- Applied Biopharmaceutics & Pharmacokinetics, 6e
- Basic & Clinical Pharmacology, 12e
- Casarett & Doulls Essentials of Toxicology, 2e
- Drug Information: A Guide for Pharmacists, 4e
- Ganong’s Review of Medical Physiology, 24e
- Pharmacy and Federal Drug Law Review
- Pharmacy Student Survival Guide, 2e
- Understanding Health Policy: A Clinical Approach, 6e
Register for a My AccessMedicine, My AccessPharmacy or My AccessPhysiotherapy account to enter the mobile sites, save and download images, bookmark content pages, view and print CE certificates, customize patient education handouts, re-run recent searches, and use the Custom Curriculum.
For more information on health sciences resources, please see the biomedical and health subject guides.
Posted in: Health Sciences, Library News and Events, Pharmacology, Pharmacy and Toxicology, Research Online
Posted by: Jen Ferguson
Image courtesy the Wellcome Library
Codebreakers: Makers of Modern Genetics is a newly-launched treasure trove for fans of science, history, and of course, the history of science!
The Wellcome Library has digitized the papers of key players in genetics from the last century and made them freely available online. Works of Crick, Watson, Franklin, Wilkins, and Haldane are all represented, to name a few. The papers include lab notebooks, sketches, articles, drafts and general correspondence. The site also contains items from the archive of the Eugenics Society, including the heredity chart shown above. In addition to these digitized artifacts, the site features digitized books and a great interactive timeline on the history of genetics.
Posted in: Biology, Chemistry and Biochemistry, Health Sciences, Read, Listen, Watch, Research Online
Posted by: G. Karen Merguerian
It’s 6am on a cold November morning, and I know I’m not the only one awake. As I am writing this, a few Northeastern researchers are online with me, and are currently reading:
*A book chapter about the semantic web
*An article about arterial fibrillation
*An article about human trafficking
How do I know this? Because Springer, the venerable German publisher of chiefly scientific research, has recently updated its SpringerLink web site.
The content on the new site is the same solid high-quality research they’ve always had, searchable and easily linkable, with full text PDFs available DRM-free, even for ebook chapters, to NU affiliates.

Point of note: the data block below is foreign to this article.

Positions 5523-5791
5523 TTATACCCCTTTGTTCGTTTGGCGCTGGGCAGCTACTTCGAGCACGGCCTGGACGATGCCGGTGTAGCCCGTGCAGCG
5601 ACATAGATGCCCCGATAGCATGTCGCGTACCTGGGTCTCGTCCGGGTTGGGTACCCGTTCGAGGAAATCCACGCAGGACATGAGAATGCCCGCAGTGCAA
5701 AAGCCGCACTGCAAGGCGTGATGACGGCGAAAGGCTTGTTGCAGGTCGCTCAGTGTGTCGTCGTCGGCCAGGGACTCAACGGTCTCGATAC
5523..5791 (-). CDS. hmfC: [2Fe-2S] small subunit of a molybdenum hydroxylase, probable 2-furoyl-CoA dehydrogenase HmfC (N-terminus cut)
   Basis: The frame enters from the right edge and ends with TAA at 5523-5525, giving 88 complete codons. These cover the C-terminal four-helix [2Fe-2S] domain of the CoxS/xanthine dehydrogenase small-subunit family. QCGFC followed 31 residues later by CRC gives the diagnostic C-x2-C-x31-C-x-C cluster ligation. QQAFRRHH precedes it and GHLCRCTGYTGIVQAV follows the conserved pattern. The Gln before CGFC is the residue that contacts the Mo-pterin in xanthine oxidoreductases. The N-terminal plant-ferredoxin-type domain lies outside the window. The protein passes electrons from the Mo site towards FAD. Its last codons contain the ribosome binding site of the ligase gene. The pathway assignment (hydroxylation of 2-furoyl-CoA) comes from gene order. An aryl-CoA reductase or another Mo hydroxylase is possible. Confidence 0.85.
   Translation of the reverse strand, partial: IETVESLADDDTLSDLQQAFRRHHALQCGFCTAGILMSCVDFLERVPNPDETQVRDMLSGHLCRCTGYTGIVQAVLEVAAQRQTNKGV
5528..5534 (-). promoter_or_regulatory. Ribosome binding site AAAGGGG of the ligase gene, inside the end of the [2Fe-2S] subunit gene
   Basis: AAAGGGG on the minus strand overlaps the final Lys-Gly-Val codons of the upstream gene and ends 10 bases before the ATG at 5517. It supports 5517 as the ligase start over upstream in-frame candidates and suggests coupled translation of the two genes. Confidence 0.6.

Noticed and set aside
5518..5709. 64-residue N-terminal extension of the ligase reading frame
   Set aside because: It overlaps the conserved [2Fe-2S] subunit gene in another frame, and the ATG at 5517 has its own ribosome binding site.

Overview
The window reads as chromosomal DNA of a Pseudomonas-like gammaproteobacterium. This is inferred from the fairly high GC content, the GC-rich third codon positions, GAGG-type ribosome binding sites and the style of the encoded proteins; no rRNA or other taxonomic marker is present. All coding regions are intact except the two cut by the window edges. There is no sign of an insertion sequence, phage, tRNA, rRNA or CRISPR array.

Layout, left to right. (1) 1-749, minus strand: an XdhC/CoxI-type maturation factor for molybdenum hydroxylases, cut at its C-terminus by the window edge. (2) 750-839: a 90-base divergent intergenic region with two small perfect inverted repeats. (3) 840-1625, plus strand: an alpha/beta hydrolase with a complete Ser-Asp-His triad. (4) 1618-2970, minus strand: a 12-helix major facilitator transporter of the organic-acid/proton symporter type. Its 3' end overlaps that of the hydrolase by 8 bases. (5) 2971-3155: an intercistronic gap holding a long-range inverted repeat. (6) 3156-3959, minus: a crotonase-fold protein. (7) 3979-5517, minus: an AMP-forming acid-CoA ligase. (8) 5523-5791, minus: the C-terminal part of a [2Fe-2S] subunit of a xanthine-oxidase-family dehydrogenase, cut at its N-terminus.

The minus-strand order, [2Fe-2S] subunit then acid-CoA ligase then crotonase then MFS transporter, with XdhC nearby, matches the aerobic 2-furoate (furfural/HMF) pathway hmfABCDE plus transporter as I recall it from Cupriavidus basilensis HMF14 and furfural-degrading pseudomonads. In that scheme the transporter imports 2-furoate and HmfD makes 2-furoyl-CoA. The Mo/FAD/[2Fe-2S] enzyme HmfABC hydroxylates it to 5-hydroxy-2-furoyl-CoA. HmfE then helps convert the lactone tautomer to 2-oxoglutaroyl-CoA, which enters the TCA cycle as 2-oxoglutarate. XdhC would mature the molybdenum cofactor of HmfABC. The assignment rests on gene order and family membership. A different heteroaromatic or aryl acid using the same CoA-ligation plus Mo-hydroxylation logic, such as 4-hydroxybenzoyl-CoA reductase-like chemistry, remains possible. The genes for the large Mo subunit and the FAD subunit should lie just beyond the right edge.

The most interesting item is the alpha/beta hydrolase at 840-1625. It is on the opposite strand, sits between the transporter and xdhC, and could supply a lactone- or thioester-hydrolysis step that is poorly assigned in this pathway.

But the new site has this “Recent Activity” feature. It’s anonymous, but anyone, including you, can see a little window into what’s being read on SpringerLink at Northeastern right now. More importantly, the new SpringerLink site has a cleaned-up layout and style that displays better in a variety of browsers. The search results page now shows results at the individual book chapter level, with a “look inside” feature for content not licensed by our library that you may want to purchase. The “advanced search” has been revamped and is easier to use.
We do have a warning about the new site: If you’ve been a “power user” of Springer Link in the past, you may have set up a “My Account” feature to save your searches, tag your results, and keep a history of any personal orders. Please be aware that your “My Account” on the old SpringerLink will NOT be migrated to the new site. (Unfortunately Springer claims that privacy rules prohibit them from notifying account-holders individually.) You’ll have to set up a new account on the new site and start all over. The new “My Account” also allows you to log in from anywhere, not just through the NU Libraries.
Currently both the old and the new Springer Link sites are available, so “My Account” users should log in over the Thanksgiving break and save what’s in your old account. Beginning sometime Monday morning, 11/26, you’ll be redirected to the new site and the old site and old account information will no longer be available.
So give the new Springer Link a test drive. Have fun seeing the “Recent Activity” of researchers at NU. I just checked, and it’s now a book about genetically modified plants and an article about Harry Potter from an education journal. I’m sure when you log in it will be something completely different!
Posted in: Biology, Chemistry and Biochemistry, Computer and Information Science, Earth Sciences, Economics, Engineering, Environmental Studies, Health Sciences, Marine Science, Mathematics, Pharmacology, Pharmacy and Toxicology, Physics, Research Online